For me, he appeared like a whole personality. The shortcomings in his character, like a bit of selfishness and anti-feminism, are normal human traits. I mean, if you consider his good qualities, these shortcomings are okay. He didn't cheat anyone for his gain and not committed any serious crime. On the other hand, he helped society by being a surgeon and a good citizen. He built a hospital in Nepal for the poor people. Also, it is evident that he guided his daughter Sophie and Billy when they were in trouble. Later, when he was roaming like a fugitive, out of instinct, he helped many people. These points make it clear that Hiram was a humanitarian.

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Post by Hiruni Bhagya 81 » 02 Nov 2018, 06:11

Even if he was an absentee father, he loved his children in his own way. He tried to care for them. Also, if he was a bad father, his children wouldn't have defended him. This leads me to believe that he's not completely bad.

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Post by bootsie0126+ » 03 Nov 2018, 00:58

It was hard to find anything nice to say about Hiram at the beginning of the book and even at the end, however, I do believe that Hiram finally realized that he was the only person responsible for his downfall. Only at the very end of the book did he finally come to understand that everything was not always about him. He finally was able to stop blaming others and accept his situation.

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Post by somersas13 » 03 Nov 2018, 11:44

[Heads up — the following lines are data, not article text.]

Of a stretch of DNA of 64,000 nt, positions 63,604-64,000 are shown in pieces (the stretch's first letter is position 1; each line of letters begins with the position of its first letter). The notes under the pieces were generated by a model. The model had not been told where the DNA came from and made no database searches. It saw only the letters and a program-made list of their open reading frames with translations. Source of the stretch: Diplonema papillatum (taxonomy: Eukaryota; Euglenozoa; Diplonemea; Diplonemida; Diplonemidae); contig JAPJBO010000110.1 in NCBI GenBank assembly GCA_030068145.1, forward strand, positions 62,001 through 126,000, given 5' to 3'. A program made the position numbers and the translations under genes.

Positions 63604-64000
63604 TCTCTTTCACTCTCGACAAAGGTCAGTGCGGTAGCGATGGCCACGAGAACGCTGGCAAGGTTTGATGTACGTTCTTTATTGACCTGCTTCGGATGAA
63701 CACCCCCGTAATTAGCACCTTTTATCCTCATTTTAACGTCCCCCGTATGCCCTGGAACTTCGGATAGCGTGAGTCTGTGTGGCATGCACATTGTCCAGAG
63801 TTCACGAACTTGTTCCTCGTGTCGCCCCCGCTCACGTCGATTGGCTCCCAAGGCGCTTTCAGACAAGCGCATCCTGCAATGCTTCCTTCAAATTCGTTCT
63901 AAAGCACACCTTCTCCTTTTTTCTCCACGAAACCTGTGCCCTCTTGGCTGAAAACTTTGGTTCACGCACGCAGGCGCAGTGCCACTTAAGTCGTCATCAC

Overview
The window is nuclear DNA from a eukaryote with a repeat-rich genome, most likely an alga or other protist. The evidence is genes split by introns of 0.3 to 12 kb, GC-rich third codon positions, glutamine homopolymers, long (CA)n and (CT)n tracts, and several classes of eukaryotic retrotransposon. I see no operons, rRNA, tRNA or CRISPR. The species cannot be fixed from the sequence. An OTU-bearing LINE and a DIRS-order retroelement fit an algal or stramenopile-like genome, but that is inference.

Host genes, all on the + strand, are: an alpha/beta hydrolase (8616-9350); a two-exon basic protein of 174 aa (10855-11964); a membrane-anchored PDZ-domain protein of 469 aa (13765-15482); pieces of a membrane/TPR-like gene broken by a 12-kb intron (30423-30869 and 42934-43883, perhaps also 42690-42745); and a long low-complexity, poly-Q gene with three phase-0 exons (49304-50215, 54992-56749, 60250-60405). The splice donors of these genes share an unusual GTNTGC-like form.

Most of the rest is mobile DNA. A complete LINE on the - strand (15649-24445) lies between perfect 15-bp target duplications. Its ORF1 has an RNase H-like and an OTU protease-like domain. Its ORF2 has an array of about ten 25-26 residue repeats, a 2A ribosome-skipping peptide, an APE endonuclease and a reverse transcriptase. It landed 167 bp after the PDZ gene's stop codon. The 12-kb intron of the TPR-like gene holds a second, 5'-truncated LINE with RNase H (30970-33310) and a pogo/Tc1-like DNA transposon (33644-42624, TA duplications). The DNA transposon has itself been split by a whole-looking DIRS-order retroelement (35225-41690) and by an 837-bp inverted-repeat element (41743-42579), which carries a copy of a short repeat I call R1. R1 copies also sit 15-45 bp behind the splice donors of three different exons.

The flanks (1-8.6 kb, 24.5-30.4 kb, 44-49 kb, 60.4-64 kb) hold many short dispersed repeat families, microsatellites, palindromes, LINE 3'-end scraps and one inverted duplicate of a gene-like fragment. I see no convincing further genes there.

The fact that he stayed and died, so someone else could live (someone he wasn't even that close to) spoke volumes. It would've been different had he given himself up for one of his children or a lover, but he did it for a neighbor who he didn't even know that well. The interesting juxtaposition here is that the neighbor turned him in because it was the right thing to do (even though he had saved her life) and she was clinging to the moral high ground. McDowell, for all his faults in the first part of the book never really had a moral compass or driving force. Here we are shown that maybe being driven by absolute morals (right or wrong) isn't the best or "right" thing to do either.

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Post by Cecilia_L » 04 Nov 2018, 10:11

I've only read the book's sample and review, but from those and the comments I've read, I get the impression that Hiram does have the desire to change and ultimately helped someone else, which I see as redeeming.

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Post by memalescole75 » 05 Nov 2018, 19:20

I agree that he loved and looked out for his children, but it still rested in selfishness; how will this reflect on me? Perhaps he would have turned things around eventually, but he lived a materialistic, ecocentric life and by the time he accepted that and began to change, his life was over. The risk of exposure he took at the end when he saved Kitsy is evidence of his internal shift.

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Post by Izzy+ » 05 Nov 2018, 20:31

His ability to change.

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Post by cristinaro » 09 Nov 2018, 09:22

In time, Hiram learns the value of sharing and generosity. At first, he helps Willie by giving him money for his sick wife and, in the end, he risks his own freedom in order to save Kitsy. Altruism might turn out to be his redeeming quality,